Jefferson’s Great Gamble By Charles A. Cerami: Louisiana Purchase

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Jefferson’s Great Gamble by Charles A. Cerami, tells the incredible story of how four leaders of an upstate nation, risked the future of their country and careers. The four men, Jefferson, Madison, Monroe, and Livingston outwitted Napoleon Bonaparte, the world’s most powerful ruler. How the four men secured a new future for the United States of America.

Cerami reveals the untold thrusts and parries of the Louisiana Purchase. An event that was not just a land sale, but thirty months of high drama, blandishment, posturing and secret maneuvers by some of the most powerful and crafty men. (Front book Flap) Charles A. Cerami proves to his readers how secretive and the distant some of these men will go by giving his readers’ examples of some of these situations.

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Madison, secretary of state is one of the key players to show how shifty he can be. James sends two of America’s ministers to the opposing side to see what information can be gathered. Robert Livingston is sent to France while Charles Pinckney is sent to Spain. Madison employs this plan so that each may ask” questions that might cause either the French or Spanish to give an answer that would reveal whether there was a secret deal between them giving Louisiana back to the French” (36). Madison’s plan goes to show the lengths he will take to find the information he is searching for. Cerami gives his readers a peek as to what it means to be secretive. Another key player in the negations of the Louisiana purchase was Robert Livingston.

Livingston was another player who was just as sneaky as Madison was. Robert was sent to deceive the French by telling Napoleon’s closets circle a white lie. He let them know “how seriously the United States would view any French attempt to make itself mistress of the Mississippi” (38). This rouse played a major part in making the opposite party believe the United States will go to war. This secret maneuver allowed the US to put fear into their enemy if they decided to double-cross them. Charles A. Cerami shows his readers that even a white lie can become one of your biggest assets to achieving what needs to be done. Another important and biggest player in the negations was Napoleon Bonaparte.

Bonaparte had a remarkable scandalous secret of all the men at the time. Napoleon “a man who only respected a treaty in which he was hastily writing at the moment” (20) as he was portrayed in the reading. Napoleon Bonaparte, from the beginning of the story, has been a shady and devious character. He was ruled as “a conqueror whose talents extended far beyond the military” (25). His talents are shown when Jefferson learns of the deal between France and Spain. Napoleon went to great lengths to show how secretive and deceiving he can be. “Napoleon, as it turned out, had already made the feared move over a year earlier, then kept the whole world in the dark about it” (40). He showed the entire nation how his talents are more than military strategy. Napoleon was able to withhold the truth and play both sides of the party. Bonaparte used blandishment, and secretive maneuvers to outwit his opponents.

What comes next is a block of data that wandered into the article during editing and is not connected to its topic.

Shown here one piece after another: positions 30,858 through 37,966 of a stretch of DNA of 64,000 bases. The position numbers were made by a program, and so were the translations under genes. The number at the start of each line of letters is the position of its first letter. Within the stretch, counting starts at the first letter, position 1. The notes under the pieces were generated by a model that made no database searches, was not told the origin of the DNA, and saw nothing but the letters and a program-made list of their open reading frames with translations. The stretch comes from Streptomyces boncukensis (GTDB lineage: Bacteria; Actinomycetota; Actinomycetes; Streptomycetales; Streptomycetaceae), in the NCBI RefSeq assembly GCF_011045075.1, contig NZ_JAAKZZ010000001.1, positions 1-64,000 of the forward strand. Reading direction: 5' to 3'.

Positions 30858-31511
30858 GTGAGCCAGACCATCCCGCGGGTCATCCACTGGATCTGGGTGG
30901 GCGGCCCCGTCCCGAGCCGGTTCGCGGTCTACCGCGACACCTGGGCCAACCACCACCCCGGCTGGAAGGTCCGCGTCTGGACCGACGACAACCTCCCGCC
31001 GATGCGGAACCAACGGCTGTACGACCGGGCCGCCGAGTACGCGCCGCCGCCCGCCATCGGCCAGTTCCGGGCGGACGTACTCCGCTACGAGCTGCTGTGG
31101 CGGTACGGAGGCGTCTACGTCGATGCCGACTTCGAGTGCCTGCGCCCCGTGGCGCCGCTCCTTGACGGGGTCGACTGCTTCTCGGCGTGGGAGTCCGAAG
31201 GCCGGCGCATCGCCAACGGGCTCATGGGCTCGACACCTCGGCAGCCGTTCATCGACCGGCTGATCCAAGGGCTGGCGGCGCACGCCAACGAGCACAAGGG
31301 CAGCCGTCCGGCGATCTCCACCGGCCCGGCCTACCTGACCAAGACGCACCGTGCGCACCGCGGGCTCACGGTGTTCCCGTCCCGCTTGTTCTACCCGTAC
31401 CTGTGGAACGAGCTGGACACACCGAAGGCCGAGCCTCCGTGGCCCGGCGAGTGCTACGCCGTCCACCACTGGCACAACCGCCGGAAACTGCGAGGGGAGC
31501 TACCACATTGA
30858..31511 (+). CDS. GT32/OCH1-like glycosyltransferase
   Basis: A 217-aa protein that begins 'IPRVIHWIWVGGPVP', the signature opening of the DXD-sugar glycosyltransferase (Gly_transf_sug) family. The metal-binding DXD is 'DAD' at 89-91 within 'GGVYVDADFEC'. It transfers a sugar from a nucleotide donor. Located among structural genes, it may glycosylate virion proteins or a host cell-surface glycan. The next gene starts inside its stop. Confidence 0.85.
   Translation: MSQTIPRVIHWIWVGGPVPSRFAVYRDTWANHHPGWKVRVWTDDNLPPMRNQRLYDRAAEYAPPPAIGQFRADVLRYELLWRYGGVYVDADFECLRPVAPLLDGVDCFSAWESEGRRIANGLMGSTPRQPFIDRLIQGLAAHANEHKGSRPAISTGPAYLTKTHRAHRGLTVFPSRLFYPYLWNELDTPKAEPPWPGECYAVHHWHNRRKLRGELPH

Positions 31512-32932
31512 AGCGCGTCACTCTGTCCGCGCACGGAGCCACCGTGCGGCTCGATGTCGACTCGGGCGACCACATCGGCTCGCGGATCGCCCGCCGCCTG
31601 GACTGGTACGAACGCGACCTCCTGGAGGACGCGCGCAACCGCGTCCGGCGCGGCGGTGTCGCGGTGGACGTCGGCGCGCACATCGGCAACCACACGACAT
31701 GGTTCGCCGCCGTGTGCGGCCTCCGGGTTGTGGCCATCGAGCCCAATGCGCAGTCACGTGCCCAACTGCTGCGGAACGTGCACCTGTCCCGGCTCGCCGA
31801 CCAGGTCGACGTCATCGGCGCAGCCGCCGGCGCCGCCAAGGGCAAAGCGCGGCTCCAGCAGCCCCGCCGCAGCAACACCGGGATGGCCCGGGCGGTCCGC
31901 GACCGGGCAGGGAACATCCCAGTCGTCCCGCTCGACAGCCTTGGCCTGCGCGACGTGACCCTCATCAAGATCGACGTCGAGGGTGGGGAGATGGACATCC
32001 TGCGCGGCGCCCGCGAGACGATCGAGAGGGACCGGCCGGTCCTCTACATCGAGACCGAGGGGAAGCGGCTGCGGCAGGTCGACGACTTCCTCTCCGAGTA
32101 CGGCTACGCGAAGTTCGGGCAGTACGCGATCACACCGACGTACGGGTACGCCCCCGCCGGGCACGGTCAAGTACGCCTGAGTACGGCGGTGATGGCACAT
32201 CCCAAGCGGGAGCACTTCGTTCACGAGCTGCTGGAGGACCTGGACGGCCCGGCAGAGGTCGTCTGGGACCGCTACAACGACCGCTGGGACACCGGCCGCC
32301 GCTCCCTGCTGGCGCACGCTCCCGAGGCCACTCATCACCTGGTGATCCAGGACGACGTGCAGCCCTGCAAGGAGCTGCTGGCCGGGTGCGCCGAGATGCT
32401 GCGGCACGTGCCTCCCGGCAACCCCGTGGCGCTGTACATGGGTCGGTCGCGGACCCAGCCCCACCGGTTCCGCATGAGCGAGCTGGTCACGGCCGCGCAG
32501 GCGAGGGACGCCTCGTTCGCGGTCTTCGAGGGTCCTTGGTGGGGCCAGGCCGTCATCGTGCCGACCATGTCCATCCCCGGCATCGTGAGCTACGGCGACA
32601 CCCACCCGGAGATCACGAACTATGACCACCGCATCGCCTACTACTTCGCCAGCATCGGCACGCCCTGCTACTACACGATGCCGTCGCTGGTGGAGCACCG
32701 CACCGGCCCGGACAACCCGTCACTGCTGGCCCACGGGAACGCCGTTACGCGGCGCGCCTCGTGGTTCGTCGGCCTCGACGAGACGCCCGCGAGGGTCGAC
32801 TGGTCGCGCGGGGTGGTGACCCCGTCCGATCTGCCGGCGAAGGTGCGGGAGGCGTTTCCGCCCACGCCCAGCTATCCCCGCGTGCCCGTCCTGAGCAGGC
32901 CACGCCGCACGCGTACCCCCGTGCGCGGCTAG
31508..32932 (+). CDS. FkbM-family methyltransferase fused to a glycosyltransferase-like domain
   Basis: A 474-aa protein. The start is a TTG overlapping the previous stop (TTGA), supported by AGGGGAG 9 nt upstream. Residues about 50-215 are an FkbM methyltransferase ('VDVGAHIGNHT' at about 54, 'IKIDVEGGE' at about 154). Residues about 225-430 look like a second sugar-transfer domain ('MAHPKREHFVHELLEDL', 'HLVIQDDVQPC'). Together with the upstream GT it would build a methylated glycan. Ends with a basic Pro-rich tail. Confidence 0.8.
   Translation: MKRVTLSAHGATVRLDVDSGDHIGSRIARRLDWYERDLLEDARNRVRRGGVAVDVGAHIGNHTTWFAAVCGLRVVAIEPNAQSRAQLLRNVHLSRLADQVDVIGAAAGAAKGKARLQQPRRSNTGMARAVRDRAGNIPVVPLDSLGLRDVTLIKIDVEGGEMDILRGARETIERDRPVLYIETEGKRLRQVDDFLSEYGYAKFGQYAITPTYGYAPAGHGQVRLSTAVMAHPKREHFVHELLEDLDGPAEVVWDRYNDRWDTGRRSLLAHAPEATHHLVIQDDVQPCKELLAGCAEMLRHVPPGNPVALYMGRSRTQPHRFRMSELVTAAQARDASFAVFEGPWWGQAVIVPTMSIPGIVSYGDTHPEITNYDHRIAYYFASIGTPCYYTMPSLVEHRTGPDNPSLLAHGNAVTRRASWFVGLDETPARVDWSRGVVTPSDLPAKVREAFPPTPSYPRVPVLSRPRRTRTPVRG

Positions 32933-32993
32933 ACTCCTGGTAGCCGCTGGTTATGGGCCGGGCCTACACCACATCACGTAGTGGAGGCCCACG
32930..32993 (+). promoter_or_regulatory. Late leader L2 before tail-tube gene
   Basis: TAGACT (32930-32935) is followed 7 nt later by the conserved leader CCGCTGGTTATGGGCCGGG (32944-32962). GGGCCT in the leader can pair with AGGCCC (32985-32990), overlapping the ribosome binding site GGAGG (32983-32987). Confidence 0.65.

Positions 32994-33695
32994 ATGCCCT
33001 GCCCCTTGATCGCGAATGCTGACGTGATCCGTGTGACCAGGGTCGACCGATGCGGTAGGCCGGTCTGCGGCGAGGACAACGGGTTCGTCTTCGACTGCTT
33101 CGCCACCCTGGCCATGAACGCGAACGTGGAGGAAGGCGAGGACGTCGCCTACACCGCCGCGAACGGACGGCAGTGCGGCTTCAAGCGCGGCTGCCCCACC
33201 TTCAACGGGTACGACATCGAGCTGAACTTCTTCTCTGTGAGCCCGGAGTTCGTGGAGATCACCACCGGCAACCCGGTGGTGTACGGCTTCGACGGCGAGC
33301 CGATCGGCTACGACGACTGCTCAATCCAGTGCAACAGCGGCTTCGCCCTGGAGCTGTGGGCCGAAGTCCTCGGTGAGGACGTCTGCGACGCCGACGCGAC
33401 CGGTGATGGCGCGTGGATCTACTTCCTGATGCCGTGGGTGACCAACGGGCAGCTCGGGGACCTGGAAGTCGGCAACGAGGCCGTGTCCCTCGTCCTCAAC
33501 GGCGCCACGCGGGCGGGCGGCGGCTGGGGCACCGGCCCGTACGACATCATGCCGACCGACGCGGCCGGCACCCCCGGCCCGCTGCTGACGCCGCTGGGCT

James Monroe another minister into the negotiations into the Louisiana Purchase. Monroe had one of the biggest roles any man can have. He is “to negotiate for half a continent” (198). Monroe had to make the biggest decision alone “no American from that day to this has ever had to make so great a decision alone, with no way to contact his government” (200). Monroe, at that moment in time, knew he had to make a decision that is going to benefit his country. He needed to think outside of the box and present himself as an important figure to his opponents. Monroe’s enemy needed to think James had every right to make the negotiations go the way he wanted. This chivalrous act gave Monroe the strength he has needed since he was “the one man in full charge of America’s destiny” (200).

Charles A. Cerami paints a picture his readers are able to envision themselves. Cerami goes into details about many of the players in the negotiations of the Louisiana territory. The lengths they would go to deceive their opponents, secretive maneuvers to fool the opposition, the drama that unfolds with each player. Also, the blandishment of others so that one person may gain more power over the other. “The perfect way that Congress unwittingly played its part, and the interaction among, nine remarkable men who did indeed do “the noblest work” of their lives” (277).

Overall, the book was a good read with many details of the Louisiana purchase. There are both positive and negative aspects of the book. One of the positive aspects of the book are the in-depth knowledge of the inner workings of the Louisiana Purchase. The book accomplishes the goal of outlining the direct and indirect characters involved. It also includes the shenanigans and manipulation methods of both parties from the competing countries. Cerami’s work also has a negative aspect to it. The writing in some points was very dried and lacked suspense. Overall, the book is a great read for a beginner to understand and to learn why the Louisiana Purchase shaped America.


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